In this issue of our Tech for Good Series, we’re opening up the dialogue on digital equity and how private foundations can lend their voices and dollars to support those who don’t have access to broadband internet. We’re also tapping into our own internal philanthropic experts as well as getting outside perspectives to understand more about this important topic.
Why It Matters Most Now
As we enter the start of a new school year and grapple with the realities of a tight labor market, the need for digital equity is once again highlighted. In a report earlier this year, Closing the Digital Skill Divide, from the National Skills Coalition in partnership with the Federal Reserve Bank of Atlanta, a whopping 92% of jobs analyzed require digital skills. The report also echoes previous findings in Candid’s 2022 research brief that the digital divide disproportionally impacts rural residents, workers of color and low-income individuals due to structural inequities.
Technology and AI have the potential to change a lot of jobs. Just one example—air travelers check themselves in and tag their own luggage at the airport now with the help of technology. The worker who was previously responsible for those tasks is now there for a different reason—to make sure the system is working. Training for these new and emerging jobs requires access to broadband, which is no longer a luxury but a necessity.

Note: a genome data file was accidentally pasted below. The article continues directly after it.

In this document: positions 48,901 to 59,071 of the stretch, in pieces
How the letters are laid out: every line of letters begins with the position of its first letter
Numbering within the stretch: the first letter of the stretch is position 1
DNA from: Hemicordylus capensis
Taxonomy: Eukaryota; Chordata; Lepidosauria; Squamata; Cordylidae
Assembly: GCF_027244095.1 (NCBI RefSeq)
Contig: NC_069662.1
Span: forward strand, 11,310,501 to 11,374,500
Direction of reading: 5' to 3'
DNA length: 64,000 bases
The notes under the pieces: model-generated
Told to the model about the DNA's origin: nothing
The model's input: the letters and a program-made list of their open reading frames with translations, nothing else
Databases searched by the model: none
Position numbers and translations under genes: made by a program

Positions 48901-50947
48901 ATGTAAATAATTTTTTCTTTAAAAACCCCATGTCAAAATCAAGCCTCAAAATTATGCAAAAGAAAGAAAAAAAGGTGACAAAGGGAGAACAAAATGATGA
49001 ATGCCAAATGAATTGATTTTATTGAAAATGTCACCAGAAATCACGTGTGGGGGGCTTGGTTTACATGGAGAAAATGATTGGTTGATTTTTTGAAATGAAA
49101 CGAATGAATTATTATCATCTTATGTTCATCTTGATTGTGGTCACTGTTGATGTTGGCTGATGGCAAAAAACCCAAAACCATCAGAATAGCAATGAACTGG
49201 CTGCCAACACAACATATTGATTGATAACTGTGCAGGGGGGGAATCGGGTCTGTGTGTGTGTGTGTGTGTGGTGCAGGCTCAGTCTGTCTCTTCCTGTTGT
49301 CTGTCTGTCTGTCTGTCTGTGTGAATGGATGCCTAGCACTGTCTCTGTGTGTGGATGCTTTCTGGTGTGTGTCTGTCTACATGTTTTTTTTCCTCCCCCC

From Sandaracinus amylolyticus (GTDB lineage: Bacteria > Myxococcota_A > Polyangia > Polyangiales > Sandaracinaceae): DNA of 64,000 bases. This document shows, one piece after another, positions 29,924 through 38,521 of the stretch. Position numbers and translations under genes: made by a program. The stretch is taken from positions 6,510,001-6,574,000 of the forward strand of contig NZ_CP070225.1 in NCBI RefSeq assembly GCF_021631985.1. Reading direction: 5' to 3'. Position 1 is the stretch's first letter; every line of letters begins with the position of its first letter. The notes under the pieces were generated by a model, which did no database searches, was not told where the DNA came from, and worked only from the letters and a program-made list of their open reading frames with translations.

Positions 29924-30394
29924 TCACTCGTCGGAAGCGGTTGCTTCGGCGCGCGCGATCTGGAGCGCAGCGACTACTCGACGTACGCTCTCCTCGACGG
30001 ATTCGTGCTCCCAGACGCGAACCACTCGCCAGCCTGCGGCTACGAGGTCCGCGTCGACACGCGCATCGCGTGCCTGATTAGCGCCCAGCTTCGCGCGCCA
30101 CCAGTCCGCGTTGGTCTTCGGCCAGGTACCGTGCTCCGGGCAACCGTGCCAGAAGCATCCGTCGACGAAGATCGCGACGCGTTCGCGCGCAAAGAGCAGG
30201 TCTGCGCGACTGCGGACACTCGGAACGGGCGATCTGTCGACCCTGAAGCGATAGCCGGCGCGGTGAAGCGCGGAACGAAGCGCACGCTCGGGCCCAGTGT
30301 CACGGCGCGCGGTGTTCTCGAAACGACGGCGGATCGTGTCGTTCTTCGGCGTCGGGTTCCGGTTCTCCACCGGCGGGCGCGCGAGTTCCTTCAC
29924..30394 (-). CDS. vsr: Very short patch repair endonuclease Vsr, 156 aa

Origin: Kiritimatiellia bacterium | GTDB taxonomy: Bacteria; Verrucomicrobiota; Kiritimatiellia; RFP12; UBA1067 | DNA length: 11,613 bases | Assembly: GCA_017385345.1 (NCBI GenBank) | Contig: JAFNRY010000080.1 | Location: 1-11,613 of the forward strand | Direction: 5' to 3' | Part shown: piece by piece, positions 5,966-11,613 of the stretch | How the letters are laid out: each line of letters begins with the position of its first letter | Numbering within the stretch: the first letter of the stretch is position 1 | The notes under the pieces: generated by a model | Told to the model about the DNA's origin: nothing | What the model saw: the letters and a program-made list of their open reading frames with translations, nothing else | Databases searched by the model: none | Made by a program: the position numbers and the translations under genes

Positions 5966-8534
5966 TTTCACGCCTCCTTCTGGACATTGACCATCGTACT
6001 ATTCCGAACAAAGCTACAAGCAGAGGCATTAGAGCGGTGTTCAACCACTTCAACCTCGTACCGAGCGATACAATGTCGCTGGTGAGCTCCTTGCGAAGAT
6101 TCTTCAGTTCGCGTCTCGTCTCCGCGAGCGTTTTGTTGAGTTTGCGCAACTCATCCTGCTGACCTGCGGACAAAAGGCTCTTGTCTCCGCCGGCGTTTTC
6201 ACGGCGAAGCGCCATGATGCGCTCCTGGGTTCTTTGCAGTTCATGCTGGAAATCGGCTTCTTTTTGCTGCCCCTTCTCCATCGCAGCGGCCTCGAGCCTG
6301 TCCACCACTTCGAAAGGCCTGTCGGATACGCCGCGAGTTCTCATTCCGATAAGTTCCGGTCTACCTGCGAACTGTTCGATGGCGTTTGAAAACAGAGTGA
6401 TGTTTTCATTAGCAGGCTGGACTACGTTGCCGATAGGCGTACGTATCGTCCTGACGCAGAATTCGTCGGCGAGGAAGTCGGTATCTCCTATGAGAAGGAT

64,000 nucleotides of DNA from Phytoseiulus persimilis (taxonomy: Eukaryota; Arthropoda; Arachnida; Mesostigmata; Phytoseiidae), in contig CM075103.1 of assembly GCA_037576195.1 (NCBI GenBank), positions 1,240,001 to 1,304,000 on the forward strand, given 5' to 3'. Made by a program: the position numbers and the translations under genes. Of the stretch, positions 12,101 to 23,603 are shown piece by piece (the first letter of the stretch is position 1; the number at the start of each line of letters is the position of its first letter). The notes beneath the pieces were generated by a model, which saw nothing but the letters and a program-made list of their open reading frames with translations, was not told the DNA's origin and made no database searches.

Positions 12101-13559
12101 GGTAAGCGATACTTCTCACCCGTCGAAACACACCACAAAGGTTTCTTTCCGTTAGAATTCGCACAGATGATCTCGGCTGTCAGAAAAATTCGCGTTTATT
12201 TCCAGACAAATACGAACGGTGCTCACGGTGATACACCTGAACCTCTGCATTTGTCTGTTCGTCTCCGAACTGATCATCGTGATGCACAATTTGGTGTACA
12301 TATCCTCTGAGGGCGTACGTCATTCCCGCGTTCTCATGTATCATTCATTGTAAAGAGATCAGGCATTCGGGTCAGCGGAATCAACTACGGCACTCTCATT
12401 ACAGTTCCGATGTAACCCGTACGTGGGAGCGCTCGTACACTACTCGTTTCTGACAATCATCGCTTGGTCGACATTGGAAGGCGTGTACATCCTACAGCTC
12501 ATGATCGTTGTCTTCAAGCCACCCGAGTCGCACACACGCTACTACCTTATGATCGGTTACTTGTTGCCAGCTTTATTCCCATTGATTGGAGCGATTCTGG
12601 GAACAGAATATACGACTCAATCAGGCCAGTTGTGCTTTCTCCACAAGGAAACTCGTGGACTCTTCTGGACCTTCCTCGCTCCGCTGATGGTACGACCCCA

And in a recent article by EducationWeek, digital equity isn’t just about providing students with devices and internet access. “When it comes to bridging the digital divide, if our teachers can’t provide meaningful learning experiences, it doesn’t matter if kids can connect,” said Camille Cole, a digital teaching and learning specialist, during a presentation at the International Society for Technology in Education conference in June. “It really isn’t just enough to have those physical devices and access to the broadband or the internet.”
So, what can school districts do to bridge that digital divide? According to Cole who co-wrote a research study on the response of state education and district leaders in Utah to the digital divide during the COVID-19 remote learning, there are four components:
- motivation and positive attitude
- physical access
- digital skills
- consistent tools
The Digital Equity Act
According to the Pew Research Center, only 63% of rural Americans report having broadband access and those who do pay an average of 37% more for broadband than urban subscribers as of March 2021. That same year, the Digital Equity Act of 2021 was established to provide $2.75 billion to three grant programs that promote digital equity and inclusion. The act recognizes that broadband connection and digital literacy are essential for an equitable society. Without access to high-speed internet, people are restricted from healthcare, education and careers.
What Can Private Foundations Do To Address The Digital Divide?
Ensuring that grant dollars get to organizations that can implement broadband plans is a challenge. Private foundations are assisting with the solution to these problems by making grants to operational organizations with boots on the ground in the areas that need internet access and training the most.